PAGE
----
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Hominid evolution - Essay Example

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Name Student identification Course Institution Date (all above optional – if you need them) Hominid Evolution: The Dominance of the Modern Hominid Two distinct strands of humans are recognizable in the more recent history of humanity as it exists today. It is acknowledged that one group, the Neanderthals, loved in Europe and the near-East from about 100 000 years ago…
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Hominid evolution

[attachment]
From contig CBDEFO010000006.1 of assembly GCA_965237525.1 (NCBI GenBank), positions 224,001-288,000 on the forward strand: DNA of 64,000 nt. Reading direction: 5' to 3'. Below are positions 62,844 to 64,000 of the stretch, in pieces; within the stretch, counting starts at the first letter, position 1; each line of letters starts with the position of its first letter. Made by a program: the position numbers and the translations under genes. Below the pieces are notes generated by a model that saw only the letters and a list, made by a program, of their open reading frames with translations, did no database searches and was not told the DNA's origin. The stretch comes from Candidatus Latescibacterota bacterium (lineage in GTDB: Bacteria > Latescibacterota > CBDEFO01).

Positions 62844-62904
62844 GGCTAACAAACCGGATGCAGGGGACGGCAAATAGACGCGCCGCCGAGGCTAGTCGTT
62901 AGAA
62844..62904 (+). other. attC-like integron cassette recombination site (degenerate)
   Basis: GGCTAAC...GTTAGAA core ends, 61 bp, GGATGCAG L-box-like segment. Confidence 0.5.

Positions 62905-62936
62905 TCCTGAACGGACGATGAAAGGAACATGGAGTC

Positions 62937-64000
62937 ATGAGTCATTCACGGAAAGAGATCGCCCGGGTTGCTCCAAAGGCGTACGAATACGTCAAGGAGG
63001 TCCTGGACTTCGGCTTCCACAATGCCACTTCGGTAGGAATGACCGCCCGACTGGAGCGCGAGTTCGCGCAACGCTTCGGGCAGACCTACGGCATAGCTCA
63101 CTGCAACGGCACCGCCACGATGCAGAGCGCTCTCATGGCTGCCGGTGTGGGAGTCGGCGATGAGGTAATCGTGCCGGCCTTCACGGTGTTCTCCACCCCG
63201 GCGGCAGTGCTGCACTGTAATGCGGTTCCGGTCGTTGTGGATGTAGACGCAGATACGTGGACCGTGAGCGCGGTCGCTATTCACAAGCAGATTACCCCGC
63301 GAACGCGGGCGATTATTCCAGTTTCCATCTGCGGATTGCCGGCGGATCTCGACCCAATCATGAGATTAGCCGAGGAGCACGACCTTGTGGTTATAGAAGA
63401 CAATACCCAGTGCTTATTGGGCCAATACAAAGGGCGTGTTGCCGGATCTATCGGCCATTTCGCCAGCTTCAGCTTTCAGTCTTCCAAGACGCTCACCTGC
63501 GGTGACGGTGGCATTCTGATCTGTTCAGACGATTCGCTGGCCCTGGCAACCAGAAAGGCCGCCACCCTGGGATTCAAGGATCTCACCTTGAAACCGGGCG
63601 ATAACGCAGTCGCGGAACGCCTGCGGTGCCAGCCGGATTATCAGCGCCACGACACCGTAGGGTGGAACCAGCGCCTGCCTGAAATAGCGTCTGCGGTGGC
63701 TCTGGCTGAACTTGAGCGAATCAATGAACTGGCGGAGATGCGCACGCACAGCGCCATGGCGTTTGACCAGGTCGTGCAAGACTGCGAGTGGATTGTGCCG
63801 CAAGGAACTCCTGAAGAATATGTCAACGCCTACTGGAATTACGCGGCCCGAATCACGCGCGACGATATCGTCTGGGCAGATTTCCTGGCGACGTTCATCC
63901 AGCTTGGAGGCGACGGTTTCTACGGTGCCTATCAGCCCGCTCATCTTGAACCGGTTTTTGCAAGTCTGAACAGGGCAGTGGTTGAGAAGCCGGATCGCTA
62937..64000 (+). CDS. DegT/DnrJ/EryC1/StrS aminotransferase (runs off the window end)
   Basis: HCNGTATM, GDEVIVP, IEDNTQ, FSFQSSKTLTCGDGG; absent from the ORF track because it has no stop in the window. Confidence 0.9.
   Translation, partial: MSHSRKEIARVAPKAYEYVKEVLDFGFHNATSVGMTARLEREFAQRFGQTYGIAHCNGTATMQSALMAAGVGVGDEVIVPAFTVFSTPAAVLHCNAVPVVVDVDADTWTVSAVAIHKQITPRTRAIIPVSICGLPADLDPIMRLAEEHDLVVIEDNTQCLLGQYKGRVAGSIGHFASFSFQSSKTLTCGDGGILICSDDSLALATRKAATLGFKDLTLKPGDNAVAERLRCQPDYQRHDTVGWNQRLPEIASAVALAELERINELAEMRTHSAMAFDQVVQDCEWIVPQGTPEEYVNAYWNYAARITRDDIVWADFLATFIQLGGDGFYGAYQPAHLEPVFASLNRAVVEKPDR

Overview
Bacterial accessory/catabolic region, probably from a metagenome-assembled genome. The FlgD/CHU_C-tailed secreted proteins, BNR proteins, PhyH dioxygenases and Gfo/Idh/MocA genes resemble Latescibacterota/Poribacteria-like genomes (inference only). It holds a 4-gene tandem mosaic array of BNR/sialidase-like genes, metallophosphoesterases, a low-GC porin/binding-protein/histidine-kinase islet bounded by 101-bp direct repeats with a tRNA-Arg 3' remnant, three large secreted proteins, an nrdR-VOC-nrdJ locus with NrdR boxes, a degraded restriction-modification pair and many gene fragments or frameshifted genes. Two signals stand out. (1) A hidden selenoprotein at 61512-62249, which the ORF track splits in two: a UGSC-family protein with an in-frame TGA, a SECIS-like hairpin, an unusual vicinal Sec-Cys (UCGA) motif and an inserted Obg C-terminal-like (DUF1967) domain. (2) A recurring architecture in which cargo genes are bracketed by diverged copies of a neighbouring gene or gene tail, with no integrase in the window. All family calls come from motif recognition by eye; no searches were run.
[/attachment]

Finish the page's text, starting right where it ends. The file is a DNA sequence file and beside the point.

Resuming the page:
Download file to see previous pages... This is not the earliest of human life, though. Fossils prove that human-like creatures have lived on the planet for millions of years. Thus the species that modern humans belong to has, in one form or another, been on earth for a very long time. One of the most important questions to be answered, then, is why it is only modern humans that have managed to survive on earth. Why did other examples die out, and why did only humans such as those living today thrive and dominate all the species on earth? In the case of the Neanderthals, particularly, it is not simple to explain why they became extinct. For 200 000 years they dominated among species on the European continent. Only 28 000 years ago the last populations of the Neanderthals died out in Gibraltar, the last settlement science has evidence of (Wong 2009: 134). Only modern-form humans then continued to exist on earth. Theories to explain this change in the population of earth range from climate change as the cause for this dying out, to theories of conquest of the Neanderthals by the moderns. Climate change may certainly have caused the Neanderthals to have to adapt continually to changing weather patterns and ecologies. This adaptation would have had to affect their hunting methods, their sources of shelter, and their sources of food. Wong (2009: 135) proposes that the climate change experienced in Europe during the time of the Neanderthals was not gradual over a long period of time. From about 65 000 years ago to about 25 000 years ago, the climate changed completely in continental Europe. The period began with mild and temperate conditions across the continent, and ended with Europe experiencing extreme cold, snow and ice year-round. Evidence shows that this did not happen gradually: it did not just get progressively colder over 40 000 years. Instead, the weather patterns and thus the environment would change completely in relatively short periods of time in one place. Plant and animal life could be completely replaced by new ecology within one Neanderthal’s lifetime, in one area. Therefore the Neanderthals would have to change their lifestyles completely in order to survive: hunting methods; where they lived; the kind of shelter they needed and their food sources. Everything may very well have changed completely without warning. Hence the populations of Neanderthals would reduce, and not have time to recover before the next major climate change. Eventually over generations this may have led to populations too small to sustain themselves in particular areas (Finlayson in Wong 2009: 135). It may additionally be that the migration of modern hominids into Europe and the near-East placed more pressure on available food resources. The Neanderthals, struggling to adapt to rapidly changing ecologies around them would have had further to compete for their traditional food sources with the newcomers. The movement of homo sapiens out of its African origin and gradually across the planet would certainly have had, then, some effect on the extinction of the Neanderthals. Living in Africa, modern hominids were taller and lighter than the Neanderthals. They needed less food to survive and function than the Neanderthals; they were hence adaptable; they used more sophisticated tools and hunting weaponry (Gugliotta 2008: 139). What explains their ...Download file to see next pagesRead More
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